Can Business and Spirituality mix?

Can Business and Spirituality mix? April 29, 2015

Last week, I attended the first meeting of the Portland Pagan Society of Commerce, along with 6 other people. All of these people were, to one degree or another, involved in their own entrepreneurial work, identified as Pagans, and all of them wanted to find a way to support their business and the Pagan community. As I left the meeting, I asked myself the question, “Can Business and Spirituality mix?”

(Courtesy of
(Courtesy of

This question is asked, in one form or another, a lot. The usual stereotype associated with business is that of the bottom line, needing to make a profit, which when considered with spirituality doesn’t seem to quite fit. Yet in working with many different businesses, I know that while making a profit is a concern for the business owners, its not the only concern. The business owner wants to follow their calling, do something meaningful that fulfills them spiritually as well as economically. Their business is purpose driven, which means that part of their success is found by fulfilling the purpose for which they created the business. And, many business owners I know work very hard for a long time before they start to see a bottom line profit.

I own three different businesses, and each of those businesses has a specific purpose which speaks to who I am and what I feel called to do. Owning these businesses is part of my spiritual work, because of the services I provide and also because in providing that service I feel that I’m serving the purpose which is part of the DNA of the business. I had the same impression about each of the people that came to the meeting. For them, owning a business was certainly a way to pay the bills, but it was also a way to fulfill their purpose and calling. Whether all of them equated that with spirituality is something only they can answer, but I felt encouraged by how they also wanted to meet to do more than just make a buck. They wanted to meet, to collaborate, and to help each other, but also to provide something to the community at large.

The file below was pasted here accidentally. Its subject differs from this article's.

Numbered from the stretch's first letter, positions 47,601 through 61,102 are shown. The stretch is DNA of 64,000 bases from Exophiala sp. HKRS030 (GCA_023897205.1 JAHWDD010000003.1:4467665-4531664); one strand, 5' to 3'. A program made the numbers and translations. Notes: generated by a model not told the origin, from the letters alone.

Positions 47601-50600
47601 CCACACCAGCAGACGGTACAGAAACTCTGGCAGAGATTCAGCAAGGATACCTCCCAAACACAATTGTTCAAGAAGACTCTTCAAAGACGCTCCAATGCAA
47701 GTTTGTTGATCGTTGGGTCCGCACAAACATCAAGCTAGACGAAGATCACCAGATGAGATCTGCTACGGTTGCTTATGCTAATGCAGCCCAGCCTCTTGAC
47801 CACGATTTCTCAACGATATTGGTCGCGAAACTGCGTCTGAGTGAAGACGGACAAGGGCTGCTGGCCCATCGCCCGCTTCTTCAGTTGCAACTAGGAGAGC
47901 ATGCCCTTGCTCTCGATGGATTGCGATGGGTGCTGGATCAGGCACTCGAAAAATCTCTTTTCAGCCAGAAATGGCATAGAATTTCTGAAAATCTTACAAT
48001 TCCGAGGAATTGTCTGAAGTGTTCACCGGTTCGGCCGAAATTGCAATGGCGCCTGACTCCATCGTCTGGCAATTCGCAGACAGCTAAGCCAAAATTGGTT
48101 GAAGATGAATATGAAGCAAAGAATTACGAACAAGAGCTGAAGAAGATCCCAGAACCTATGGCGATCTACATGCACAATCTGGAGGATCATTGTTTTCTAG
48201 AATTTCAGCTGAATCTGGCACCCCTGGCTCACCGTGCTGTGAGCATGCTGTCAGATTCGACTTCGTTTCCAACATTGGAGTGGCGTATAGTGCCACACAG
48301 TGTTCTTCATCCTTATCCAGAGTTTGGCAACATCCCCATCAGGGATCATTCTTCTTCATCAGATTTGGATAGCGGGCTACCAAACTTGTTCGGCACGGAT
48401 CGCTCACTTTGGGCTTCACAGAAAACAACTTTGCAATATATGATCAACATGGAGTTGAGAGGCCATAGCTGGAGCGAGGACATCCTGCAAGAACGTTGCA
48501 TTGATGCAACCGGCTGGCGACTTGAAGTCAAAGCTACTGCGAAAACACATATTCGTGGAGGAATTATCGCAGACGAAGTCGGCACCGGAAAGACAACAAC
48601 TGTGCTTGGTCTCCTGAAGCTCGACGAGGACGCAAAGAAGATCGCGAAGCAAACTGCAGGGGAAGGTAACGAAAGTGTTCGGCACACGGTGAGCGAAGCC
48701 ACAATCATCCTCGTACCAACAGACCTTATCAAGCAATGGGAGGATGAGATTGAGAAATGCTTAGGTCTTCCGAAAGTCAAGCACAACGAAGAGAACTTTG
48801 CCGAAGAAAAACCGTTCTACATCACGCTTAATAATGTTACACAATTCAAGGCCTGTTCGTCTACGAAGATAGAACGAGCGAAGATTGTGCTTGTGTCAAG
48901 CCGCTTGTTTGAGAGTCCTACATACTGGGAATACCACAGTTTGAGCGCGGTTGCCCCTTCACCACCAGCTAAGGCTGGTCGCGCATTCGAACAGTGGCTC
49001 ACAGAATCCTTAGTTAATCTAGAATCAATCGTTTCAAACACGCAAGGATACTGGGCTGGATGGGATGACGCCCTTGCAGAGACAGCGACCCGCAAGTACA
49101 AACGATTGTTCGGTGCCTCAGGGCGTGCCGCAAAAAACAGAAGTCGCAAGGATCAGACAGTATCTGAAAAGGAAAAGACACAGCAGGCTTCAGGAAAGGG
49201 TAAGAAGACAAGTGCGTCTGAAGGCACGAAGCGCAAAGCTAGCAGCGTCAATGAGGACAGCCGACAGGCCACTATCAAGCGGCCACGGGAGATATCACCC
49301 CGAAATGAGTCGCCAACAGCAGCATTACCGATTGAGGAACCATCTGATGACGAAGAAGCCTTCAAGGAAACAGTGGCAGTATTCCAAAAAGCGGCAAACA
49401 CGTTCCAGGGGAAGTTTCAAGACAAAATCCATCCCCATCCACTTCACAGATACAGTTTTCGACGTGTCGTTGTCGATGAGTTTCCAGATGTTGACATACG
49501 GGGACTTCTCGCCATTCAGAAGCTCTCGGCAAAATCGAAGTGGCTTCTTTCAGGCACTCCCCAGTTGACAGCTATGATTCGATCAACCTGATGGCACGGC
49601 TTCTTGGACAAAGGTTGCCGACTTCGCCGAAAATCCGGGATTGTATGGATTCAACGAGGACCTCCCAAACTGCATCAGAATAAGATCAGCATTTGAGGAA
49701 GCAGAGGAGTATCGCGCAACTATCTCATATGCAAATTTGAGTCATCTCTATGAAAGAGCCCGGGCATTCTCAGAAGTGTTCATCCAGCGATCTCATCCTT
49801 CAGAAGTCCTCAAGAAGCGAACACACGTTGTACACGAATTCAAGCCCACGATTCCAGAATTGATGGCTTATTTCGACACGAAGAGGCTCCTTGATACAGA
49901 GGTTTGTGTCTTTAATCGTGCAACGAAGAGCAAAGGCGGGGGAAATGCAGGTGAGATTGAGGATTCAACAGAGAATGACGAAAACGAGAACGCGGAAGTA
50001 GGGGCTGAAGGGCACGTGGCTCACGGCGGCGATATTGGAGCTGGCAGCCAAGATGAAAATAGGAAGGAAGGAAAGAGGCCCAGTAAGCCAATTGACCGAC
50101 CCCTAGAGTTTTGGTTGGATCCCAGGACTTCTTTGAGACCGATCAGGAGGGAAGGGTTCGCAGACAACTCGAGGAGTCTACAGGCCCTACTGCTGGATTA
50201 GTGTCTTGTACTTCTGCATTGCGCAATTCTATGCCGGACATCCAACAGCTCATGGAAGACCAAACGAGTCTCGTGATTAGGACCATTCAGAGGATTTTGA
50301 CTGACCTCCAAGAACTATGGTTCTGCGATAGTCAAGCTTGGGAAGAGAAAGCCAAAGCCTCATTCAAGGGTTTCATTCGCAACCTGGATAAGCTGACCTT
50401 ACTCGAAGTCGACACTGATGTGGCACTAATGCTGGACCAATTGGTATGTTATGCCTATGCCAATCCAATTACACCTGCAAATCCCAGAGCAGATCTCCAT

At one of the other networking meetings I attend regularly, the organizer points out the following: “If you are in business and not making a profit, you are going out of business.” He points out that while it is important to give to the community, you have to also make sure your business is viable. I couldn’t agree more with him if I tried. This relates to the topic at hand because profit doesn’t have to be a dirty word associated with a lack of spirituality and/or an abundance of greed. It often is understood that way, but I think business can actually be beneficial. What makes it beneficial is the purpose driving the business; if the purpose is purely profit driven, then that can create some real problems.  But, if profit is only one part of that purpose and the focus of getting that profit is so that a person can pay their bills and take care of themselves in order to also serve the communities they are part of, then I think that person has recognized that their business can be part of their spiritual work.

My spirituality is an essential part of my businesses. What I offer and why I offer it is informed by the purpose, the calling that I has driven my businesses from the start. So long as that calling is part of the DNA of my business, I think that the work I do will be informed by the right purposes, and so long as profit isn’t the only reason I’m in business, then I know that I’ll make sure that part of what i do is informed by a desire to serve my community, through my businesses and through my own efforts.

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